(There’s not a lot to do in Melbourne on a Saturday night at the moment)
September 27, 2020, 8:05 AM · Check out Sight Reading Factory. It's highly customizable and you can do 20 "excerpts" for free. A year subscription is $35.
September 27, 2020, 9:56 AM · Rosemary wrote, "I was sick of having to remember to print it out at work..."

I solved that problem by buying an inexpensive black-and-white laser printer. I use better paper than they have at work too. The one thing I don't have is the device that puts on the coil bindings. But I see that they're only about $150 (on the low end) and I might go for it since I have a lot of gig books and other stuff that I need to organize.

But I also agree that the giant iPad seems very cool, if you have that much cash laying around. And of course you'll also need software and you'll need the bluetooth page-turning foot-pedal. And with sight-reading in particular, if that's your goal, then you're doing a LOT of printing, and you have to think about how many trees you're wasting.

As for sight-reading material, I recommend chamber parts. A student needs to get an introduction to that literature anyway, and there is a good range of difficulty, and it's possible to play along with recordings after you've read through something a few times, maybe if you've identified something you really like. And of course IMSLP had a bottomless quantity of chamber parts.

Edited: September 27, 2020, 10:18 AM · I don't think it makes too much difference what you read through as long as you find a good place to start and keep doing it.

For me, it worked back around 1948 to start with books of "salon pieces" and then I found a wonderful book of 10 violin concertos ("Standard Violin Concertos") for $1.25 (Amazon has one copy right now they are trying to sell for $88). Reading my way through the Bach A minor, Mendelssohn, Beethoven and later Brahms, Tcha1kovsky and Paganini D Major helped hone my sight reading skills. That and lots of practice got me the concert master chair in my high school orchestra later that year and I kept it the 3 years until graduation.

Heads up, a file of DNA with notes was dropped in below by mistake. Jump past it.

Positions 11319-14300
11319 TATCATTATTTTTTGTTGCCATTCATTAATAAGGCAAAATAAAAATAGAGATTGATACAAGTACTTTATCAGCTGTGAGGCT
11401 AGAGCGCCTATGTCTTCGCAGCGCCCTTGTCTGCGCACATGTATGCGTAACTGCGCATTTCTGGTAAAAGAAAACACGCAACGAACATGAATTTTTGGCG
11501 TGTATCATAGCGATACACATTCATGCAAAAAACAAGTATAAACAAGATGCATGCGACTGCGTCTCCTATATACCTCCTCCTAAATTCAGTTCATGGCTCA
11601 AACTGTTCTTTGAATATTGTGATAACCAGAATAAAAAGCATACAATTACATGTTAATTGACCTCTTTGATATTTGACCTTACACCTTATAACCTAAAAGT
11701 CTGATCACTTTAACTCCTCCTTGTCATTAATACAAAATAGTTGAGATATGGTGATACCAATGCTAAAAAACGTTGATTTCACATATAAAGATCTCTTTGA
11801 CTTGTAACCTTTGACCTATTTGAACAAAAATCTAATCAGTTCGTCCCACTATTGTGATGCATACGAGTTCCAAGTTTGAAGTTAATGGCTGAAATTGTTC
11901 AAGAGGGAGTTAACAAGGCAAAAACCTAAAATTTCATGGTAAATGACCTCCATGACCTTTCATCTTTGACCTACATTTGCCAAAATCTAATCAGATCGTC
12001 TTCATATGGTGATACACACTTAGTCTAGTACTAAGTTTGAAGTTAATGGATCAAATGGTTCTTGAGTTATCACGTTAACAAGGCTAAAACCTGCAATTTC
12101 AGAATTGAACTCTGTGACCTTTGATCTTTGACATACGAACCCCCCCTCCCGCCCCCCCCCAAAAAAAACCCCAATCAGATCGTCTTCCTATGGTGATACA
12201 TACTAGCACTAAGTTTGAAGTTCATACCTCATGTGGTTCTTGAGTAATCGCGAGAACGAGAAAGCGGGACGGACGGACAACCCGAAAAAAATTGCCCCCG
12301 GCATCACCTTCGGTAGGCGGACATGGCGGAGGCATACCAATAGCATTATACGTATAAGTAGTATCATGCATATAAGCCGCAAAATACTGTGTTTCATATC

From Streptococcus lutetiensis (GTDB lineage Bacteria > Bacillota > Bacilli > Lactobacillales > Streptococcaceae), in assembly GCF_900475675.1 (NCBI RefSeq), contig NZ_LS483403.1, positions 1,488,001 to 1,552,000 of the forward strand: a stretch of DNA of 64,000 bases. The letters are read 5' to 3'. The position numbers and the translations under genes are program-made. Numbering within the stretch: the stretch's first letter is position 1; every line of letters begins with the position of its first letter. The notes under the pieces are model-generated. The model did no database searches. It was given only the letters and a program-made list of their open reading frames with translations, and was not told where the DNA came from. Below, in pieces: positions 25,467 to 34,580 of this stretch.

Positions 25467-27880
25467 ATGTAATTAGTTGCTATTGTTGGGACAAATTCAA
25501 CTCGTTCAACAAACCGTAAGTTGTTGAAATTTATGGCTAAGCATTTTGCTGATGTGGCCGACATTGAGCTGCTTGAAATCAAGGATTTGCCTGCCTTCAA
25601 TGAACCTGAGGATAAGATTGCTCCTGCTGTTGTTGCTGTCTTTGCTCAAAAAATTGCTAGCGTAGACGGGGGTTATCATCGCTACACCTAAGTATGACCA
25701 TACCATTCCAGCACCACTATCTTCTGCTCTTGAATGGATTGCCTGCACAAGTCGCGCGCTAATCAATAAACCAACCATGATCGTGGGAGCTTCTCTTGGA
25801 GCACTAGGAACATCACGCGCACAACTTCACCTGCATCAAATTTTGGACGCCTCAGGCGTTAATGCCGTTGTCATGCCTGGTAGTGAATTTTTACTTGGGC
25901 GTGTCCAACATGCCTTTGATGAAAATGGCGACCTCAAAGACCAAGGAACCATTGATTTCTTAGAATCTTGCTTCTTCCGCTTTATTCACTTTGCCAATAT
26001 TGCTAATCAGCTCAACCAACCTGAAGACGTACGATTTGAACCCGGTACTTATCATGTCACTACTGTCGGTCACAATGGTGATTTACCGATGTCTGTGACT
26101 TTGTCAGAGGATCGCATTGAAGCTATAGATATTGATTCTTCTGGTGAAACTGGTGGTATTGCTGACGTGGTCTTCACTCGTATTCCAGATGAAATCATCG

I have also played in string quartets and smaller and larger ensembles for over 60 years since those early days and much of that involved sight reading in the group. Such involvement provides a strong impetus to develop sight reading skills. SO - looking back, I'd say that reading through parts of some Haydn, Mozart and Beethoven Op. 18 parts will also develop sight reading skills.

The chamber orchestra I have played with the past 9 years (until COVID-19 shut us down) downloads 99% of its music from so if you want to find music to sight read that is the place to go - and that's where I go to find new music - or to replace some that may be wearing out.

September 27, 2020, 10:16 AM · Adding to what Rosemary and Paul have said - one of the first violinists I have been playing with has been using a tablet for all his music the past 2 years. That, a bluetooth connection and foot pad work together very well. One thing you might also look into, if you go this way, is a way to mark fingerings on your e-scores.
September 27, 2020, 10:46 AM · Raymond, great idea! Take note that, in orchestra, rhythms (including rests!) are equally important as notes. I find that orchestral suites of ballet, opera, and incidental music often provide good sight-reading practice material, e.g., l'Arlésienne, Nutcracker, Swan Lake, Carmen, Aladdin (Nielsen), Debussy Petite Suite, Peer Gynt, and the like. Also, various overtures. Also, do you know someone at the orchestra that you plan to join in the future? Then try to get a bunch of second or first violin parts of pieces they have played in the past. You should know that community orchestras often play arranged music (e.g., film score arrangements) that is not free on IMSLP.
September 27, 2020, 12:06 PM · Andrew, on their app, IMSLP has annotation mode. You’ve just helped me twig what that’s for. Not quite as easy as scrawling with a pencil, but you can undo it.
September 27, 2020, 12:34 PM · When sight-reading, pick music that is easily within your technical comfort zone until you get reasonably decent at sight-reading. (Learning to cope with stuff that you can't easily play even with practice is its own skill, better left for later.)

I would avoid the Gingold orchestral excerpt books, because stuff that is selected for auditions is deliberately hard.